According to the Brookings Institute, there was little hope for climate and energy governance 5 years ago. The 2009 UN Climate Conference was highlighted as a great opportunity, but was ultimately mired in confusion and doubt.
However, more recently there has been a proliferation of institutions for different aspects of global energy governance. Collectively though these new initiatives and the older organizations that they both complement and compete with are far from forming an effective system of governance. Significant challenges remain. These include:
Managing the new price instability
With changing patterns of oil flows, uncertainty about growth levels in the emerging powers, and the potential for major instability in the Persian Gulf, price volatility will remain a feature of the global energy markets. According to the Brookings Institute, global mechanism will need to be retooled, primarily the International Energy Agency, in order to promote stability.
Asia’s contested networks
Investment in energy infrastructure in Asia will set patterns for energy consumption in Asia for decades. The question of whether the next wave of spending in Asia is ‘green’ or ‘black’ is hugely consequential in economic, energy and climate terms. Investment in energy networks in Asia will only be more complicated if geopolitical tension mount.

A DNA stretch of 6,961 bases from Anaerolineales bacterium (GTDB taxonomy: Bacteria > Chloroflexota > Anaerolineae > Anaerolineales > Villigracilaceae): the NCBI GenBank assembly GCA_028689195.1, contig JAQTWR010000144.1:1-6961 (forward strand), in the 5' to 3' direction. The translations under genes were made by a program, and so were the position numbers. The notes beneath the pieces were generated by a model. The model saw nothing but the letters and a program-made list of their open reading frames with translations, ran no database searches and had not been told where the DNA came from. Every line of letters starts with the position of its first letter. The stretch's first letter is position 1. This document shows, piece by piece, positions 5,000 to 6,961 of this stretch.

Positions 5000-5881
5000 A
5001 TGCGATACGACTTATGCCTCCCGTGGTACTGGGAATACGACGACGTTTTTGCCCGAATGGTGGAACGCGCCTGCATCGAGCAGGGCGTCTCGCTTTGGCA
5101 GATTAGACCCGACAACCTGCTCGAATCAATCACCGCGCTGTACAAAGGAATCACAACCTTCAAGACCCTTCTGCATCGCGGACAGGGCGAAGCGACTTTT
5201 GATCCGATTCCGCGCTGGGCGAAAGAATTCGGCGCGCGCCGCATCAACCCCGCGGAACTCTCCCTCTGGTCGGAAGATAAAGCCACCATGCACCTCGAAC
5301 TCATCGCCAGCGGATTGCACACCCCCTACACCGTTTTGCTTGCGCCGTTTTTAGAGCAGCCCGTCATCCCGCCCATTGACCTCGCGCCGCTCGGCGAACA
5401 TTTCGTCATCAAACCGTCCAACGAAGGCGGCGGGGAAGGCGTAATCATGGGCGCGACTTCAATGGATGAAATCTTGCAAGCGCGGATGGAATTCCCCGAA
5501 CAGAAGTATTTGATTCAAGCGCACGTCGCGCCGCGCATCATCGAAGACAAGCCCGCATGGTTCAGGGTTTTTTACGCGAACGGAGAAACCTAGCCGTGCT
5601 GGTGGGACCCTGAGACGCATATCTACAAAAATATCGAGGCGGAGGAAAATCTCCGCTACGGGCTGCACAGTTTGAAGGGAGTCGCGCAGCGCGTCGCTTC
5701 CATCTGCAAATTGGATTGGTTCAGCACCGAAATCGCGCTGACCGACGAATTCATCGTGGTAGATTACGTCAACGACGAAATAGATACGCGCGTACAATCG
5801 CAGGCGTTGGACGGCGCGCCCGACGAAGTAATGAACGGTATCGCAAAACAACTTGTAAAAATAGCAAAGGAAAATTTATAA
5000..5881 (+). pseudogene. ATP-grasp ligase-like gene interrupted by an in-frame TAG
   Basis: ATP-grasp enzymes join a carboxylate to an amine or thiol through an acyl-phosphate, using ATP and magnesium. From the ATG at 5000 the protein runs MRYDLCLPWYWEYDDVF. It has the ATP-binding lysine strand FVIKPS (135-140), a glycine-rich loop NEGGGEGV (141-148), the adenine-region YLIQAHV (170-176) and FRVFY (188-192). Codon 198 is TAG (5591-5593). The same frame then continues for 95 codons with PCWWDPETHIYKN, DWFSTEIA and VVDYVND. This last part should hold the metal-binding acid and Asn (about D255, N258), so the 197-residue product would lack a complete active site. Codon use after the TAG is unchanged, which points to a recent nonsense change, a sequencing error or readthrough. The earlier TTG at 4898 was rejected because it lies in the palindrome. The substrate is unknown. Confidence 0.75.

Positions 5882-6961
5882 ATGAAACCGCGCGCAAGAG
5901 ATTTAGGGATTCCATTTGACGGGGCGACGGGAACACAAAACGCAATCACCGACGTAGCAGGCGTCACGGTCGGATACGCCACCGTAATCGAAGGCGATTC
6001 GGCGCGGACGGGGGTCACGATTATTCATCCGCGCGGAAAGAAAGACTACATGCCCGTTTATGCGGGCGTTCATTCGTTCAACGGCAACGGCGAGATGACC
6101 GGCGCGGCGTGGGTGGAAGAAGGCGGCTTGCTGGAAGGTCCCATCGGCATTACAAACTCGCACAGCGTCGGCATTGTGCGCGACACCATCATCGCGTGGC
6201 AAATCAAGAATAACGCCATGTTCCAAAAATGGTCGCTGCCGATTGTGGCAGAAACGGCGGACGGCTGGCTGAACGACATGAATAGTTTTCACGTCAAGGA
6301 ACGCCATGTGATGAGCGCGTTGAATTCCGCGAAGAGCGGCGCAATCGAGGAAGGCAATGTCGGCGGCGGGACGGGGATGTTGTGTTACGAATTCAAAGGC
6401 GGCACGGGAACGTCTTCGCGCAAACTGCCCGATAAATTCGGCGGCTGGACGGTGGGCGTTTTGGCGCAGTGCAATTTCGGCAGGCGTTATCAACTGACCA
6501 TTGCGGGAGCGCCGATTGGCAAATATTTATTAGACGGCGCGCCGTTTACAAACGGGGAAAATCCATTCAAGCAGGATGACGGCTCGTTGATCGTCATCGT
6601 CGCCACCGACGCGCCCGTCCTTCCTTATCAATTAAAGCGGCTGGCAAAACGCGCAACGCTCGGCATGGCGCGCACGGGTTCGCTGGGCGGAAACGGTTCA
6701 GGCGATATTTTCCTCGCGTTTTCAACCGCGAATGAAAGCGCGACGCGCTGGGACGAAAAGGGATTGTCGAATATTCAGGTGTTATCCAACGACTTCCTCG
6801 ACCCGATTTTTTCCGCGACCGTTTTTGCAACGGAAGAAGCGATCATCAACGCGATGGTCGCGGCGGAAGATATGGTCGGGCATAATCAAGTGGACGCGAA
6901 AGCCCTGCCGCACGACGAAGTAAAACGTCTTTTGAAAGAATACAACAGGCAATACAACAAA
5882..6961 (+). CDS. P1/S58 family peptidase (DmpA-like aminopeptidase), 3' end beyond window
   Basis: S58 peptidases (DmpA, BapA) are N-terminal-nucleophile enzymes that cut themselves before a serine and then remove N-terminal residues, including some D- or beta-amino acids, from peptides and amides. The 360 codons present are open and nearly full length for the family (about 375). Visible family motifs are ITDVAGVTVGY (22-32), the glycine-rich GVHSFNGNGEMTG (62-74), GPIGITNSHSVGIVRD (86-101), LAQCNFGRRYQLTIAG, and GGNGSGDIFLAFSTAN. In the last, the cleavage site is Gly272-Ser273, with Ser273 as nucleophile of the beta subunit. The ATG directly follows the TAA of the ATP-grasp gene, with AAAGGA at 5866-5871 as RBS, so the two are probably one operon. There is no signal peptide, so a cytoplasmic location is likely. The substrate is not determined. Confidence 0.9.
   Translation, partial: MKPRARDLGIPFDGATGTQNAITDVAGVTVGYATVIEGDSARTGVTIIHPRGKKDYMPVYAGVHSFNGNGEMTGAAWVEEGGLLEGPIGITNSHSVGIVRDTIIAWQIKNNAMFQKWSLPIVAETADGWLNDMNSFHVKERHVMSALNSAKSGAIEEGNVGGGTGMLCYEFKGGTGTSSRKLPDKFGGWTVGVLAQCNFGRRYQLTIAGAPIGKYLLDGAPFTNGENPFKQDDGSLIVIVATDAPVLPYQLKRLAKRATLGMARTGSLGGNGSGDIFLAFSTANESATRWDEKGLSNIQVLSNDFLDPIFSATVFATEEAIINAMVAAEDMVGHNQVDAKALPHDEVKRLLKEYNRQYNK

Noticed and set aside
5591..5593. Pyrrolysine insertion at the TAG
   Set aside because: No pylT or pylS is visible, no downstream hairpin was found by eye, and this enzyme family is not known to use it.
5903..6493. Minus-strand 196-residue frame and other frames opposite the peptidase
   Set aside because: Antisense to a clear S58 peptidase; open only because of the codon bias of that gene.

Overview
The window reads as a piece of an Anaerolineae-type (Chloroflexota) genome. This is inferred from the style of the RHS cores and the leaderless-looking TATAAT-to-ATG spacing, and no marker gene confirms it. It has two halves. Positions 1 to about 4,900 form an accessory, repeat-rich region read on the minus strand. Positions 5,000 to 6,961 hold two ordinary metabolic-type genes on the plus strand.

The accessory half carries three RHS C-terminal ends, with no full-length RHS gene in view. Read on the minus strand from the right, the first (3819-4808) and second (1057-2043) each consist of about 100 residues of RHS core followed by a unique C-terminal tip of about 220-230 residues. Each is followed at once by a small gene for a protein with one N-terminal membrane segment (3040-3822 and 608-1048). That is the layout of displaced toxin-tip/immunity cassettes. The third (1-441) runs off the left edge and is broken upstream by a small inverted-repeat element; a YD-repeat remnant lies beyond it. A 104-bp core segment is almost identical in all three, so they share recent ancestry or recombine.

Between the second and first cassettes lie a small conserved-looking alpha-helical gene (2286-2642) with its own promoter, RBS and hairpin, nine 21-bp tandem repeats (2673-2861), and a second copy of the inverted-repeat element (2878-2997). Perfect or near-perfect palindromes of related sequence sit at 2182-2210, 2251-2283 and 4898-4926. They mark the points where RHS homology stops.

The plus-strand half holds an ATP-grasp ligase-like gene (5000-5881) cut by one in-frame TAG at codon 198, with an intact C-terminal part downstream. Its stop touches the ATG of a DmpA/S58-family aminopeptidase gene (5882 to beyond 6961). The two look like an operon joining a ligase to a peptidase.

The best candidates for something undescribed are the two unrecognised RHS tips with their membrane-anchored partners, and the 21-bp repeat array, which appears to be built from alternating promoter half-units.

A revolution is required to invoke greater use of renewables drive a focus on efficiency. This revolution is necessary if there is to be any hope of attaining a less than 2 °C rise in average global temperatures.
Making energy sustainable
According to Brookings, energy use must be sustainable, not just in climate terms, but also in terms of energy access for the poor, the sustainability of energy growth in large developing countries and the impacts of energy prices on food security. UN initiatives may provide a good venue for debate, but do not necessarily have the political space and resources to deliver.
The US: Poised to lead new efforts
With dedicated leadership, the US is arguably uniquely places to lead efforts in energy and climate governance. It has more capacity than most countries to encourage greater effectiveness in global energy governance.
In regards to climate, the US can use the power of its market to shift the balance of incentives away from coal and oil and toward a more sustainable mix of gas, renewables and increased efficiency.
However, the US can’t face these challenges alone. Brookings suggests that a combination of American leadership, shared interests with the emerging powers and G-20 creativity is the most likely channel for the genesis of a more effective system for energy and climate governance. Nevertheless, with rising energy production, America’s hand in global energy markets is strengthening; now is the time to play it.
Adapted from a press release by Emma McAleavey.
Read the article online at: https://www.hydrocarbonengineering.com/gas-processing/30052014/american_leadership_needed_617/